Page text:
Your son or daughter is behaving differently around food and seems preoccupied with his or her body shape or size. Should you be concerned? Yes: These behaviors and attitudes may be signs of an eating disorder. Eating disorders—including anorexia nervosa, bulimia nervosa, and binge eating disorder—have serious medical consequences. It’s crucial to know the signs and symptoms and to get help immediately: Early detection, diagnosis and treatment can improve the course and outcome of treatment.
In those prone to developing eating disorders (due to genetics, personality traits, etc.), the onset is often triggered by a change in eating habits. For example: Going on a diet, fasting, or eating less for sports performance may trigger restrictive eating, bingeing, and/or purging. These behaviors are not only extremely harmful to health, they alter the body’s chemistry which maintains and ingrains the behaviors.
Learn the signs and symptoms of eating disorders. If you notice something is awry with your child’s behavior, listen to your intuition: As a parent, you know your child best. Arm yourself with knowledge about eating disorders, and discuss your concerns with healthcare professionals with expertise in treating eating disorders. Your child’s health—and perhaps his or her life—may depend on it.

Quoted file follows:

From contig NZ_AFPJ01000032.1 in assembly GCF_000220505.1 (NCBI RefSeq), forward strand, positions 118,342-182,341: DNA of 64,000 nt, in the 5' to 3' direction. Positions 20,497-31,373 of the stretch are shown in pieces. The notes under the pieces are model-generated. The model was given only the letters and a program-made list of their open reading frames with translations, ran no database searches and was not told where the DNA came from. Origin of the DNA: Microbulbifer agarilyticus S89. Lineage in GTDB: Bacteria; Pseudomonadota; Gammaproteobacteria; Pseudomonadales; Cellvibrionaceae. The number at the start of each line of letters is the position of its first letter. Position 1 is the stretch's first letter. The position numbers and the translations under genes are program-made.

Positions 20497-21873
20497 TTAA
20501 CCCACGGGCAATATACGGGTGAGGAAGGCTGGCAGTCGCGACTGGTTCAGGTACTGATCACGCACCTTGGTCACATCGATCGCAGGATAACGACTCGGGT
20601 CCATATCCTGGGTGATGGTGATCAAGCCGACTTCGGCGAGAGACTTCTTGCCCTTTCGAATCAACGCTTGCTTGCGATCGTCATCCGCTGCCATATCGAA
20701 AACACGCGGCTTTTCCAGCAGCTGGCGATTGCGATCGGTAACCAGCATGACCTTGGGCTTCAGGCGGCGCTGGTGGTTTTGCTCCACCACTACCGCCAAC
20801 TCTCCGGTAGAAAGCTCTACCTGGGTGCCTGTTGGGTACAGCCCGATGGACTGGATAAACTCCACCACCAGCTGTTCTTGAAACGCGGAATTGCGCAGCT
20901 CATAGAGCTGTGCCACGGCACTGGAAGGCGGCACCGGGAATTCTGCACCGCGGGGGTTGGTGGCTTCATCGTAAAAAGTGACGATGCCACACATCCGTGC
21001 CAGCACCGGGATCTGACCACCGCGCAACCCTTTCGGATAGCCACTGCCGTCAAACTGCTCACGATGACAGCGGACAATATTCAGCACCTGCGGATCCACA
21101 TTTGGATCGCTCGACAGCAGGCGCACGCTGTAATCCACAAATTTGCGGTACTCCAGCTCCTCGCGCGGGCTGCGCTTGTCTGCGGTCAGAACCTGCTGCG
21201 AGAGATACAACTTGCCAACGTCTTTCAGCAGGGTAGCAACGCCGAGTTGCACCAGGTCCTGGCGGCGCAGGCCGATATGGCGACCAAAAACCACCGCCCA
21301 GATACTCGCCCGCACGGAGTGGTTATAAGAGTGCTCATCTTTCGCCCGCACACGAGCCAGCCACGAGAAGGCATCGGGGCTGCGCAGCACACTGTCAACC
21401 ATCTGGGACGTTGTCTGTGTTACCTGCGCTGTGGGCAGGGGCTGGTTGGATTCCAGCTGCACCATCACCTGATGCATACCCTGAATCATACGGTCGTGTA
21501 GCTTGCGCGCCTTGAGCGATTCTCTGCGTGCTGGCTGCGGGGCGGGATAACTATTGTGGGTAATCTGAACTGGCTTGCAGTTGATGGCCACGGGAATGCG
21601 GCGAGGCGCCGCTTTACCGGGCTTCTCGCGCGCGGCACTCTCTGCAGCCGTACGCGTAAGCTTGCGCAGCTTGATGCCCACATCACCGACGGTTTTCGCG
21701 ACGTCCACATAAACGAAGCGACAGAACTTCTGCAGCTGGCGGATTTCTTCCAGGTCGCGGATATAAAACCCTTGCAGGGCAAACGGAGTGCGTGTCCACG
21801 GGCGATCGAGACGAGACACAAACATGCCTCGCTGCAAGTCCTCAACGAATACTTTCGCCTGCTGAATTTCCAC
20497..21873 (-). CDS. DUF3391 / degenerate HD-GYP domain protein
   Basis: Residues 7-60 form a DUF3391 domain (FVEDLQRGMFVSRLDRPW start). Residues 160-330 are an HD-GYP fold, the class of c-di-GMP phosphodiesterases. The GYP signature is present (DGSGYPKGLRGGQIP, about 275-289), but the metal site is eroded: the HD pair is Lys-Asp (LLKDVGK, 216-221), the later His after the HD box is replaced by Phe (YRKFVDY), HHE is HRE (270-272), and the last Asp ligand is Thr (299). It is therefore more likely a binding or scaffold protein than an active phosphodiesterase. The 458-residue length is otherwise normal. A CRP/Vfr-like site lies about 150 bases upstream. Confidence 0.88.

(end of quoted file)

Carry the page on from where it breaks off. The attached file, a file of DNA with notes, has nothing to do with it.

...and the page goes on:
Some Possible Signs and Symptoms of Eating Disorders
(visit NationalEatingDisorders.org for a complete list)
- Dramatic weight loss
- Hides body with layers or baggy clothes
- Is preoccupied with weight, food, calories, fat grams
- Makes frequent comments about feeling “fat”
- Complains of constipation, abdominal pain, cold intolerance, lethargy
- Develops food rituals
- Withdraws from usual friends and activities